The Big Stories This Week: Trump Psychology, the Worst Congress Ever, and More

Lucas Jackson / Reuters

“A Psychological Portrait of the Man”

What drives the Donald? Our latest magazine cover story offers a look into the mind of the Republican front-runner. “Who is he, really?” asks psychologist Dan P. McAdams. “How might he go about making decisions in office, were he to become president?”

This week, Trump offered some clues as to the answer: After the disappearance of EgyptAir 804, he took to Twitter to speculate the incident was “yet another terrorist attack.” David analyzed the tweet as “at once totally irresponsible and politically wily.

Who Wins “Worst Congress Ever?”

Norm Ornstein awards the crown to the current crop of congressional yaysayers and naysayers: “It can’t pass a budget, can’t confirm appointments, and now it can’t even scrounge up funding to address public-health crises.” Congrats!

But don’t get too comfortable. Conor pushed back: “To find a Congress unambiguously worse than the ones that Ornstein dubs the very worst,” he writes, “we only need to go back a little more than a decade, to the 107th Congress, when legislators joined in lots of bipartisan cooperation that proved catastrophic.” That Congress, which served in the early 2000s, oversaw the passage of the Patriot Act and authorized the use of military forces in Iraq. Hmm.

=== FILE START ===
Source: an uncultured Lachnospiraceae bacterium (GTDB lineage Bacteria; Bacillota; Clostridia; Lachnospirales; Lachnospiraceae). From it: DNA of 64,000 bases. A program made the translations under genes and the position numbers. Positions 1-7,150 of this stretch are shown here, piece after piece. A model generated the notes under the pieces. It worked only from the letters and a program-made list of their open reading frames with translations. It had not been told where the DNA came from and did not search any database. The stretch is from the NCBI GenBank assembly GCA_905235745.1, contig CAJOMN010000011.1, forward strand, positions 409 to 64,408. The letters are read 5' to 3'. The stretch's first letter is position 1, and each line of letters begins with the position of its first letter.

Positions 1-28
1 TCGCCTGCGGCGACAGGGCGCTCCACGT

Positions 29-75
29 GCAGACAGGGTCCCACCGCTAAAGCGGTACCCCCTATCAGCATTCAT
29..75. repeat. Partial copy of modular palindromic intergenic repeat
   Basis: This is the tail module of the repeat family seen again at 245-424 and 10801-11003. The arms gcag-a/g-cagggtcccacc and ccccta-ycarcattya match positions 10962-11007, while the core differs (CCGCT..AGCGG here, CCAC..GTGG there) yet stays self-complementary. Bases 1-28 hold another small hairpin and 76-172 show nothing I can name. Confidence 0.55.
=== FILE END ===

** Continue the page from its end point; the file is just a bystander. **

The Politics of the North Carolina Bathroom Bill

North Carolina continues to be embroiled in a battle over a controversial bill, which requires citizens in state facilities to use the restroom that corresponds to the gender on their birth certificate. (Earlier this month, Loretta Lynch announced the Department of Justice is suing the state over the law.)

“While protecting the rights of transgender Americans is a cause I support—from cradle to grave, including public toilets—much of the outrage strikes me as being manufactured by politicians who’d rather create a wedge issue than solve a problem,” Ron argued.

Meanwhile, Olga reported on a study of over 2,000 transgender college graduates, which found that “those who had been denied access to bathrooms were 45 percent more likely to have tried to kill themselves, even when controlling for other types of victimization.”

Who Ya Gonna Call?

This July, Ghostbusters is back with a remake—this time, with all female leads. Fans aren’t so thrilled: As David points out, the trailer “is currently the most “disliked” movie preview on YouTube” which seems to “indicat[e] an organized campaign against the film.”

Ghostbusters ... has become a rallying cause for a swathe of fans who are beginning to resemble a movement not unlike the Gamergate nightmare that continues to plague the world of video games,” he writes. Yikes. Back in 2011, Hampton Stevens wrote an open-letter in The Atlantic to Bill Murray pleading for a Ghostbusters 3.

Already have that theme song in your head? Well, now you do.

Five Things You Shouldn’t Miss

Talk Back

We’re still looking for readers to weigh in on:

Email your responses to hello@theatlantic.com.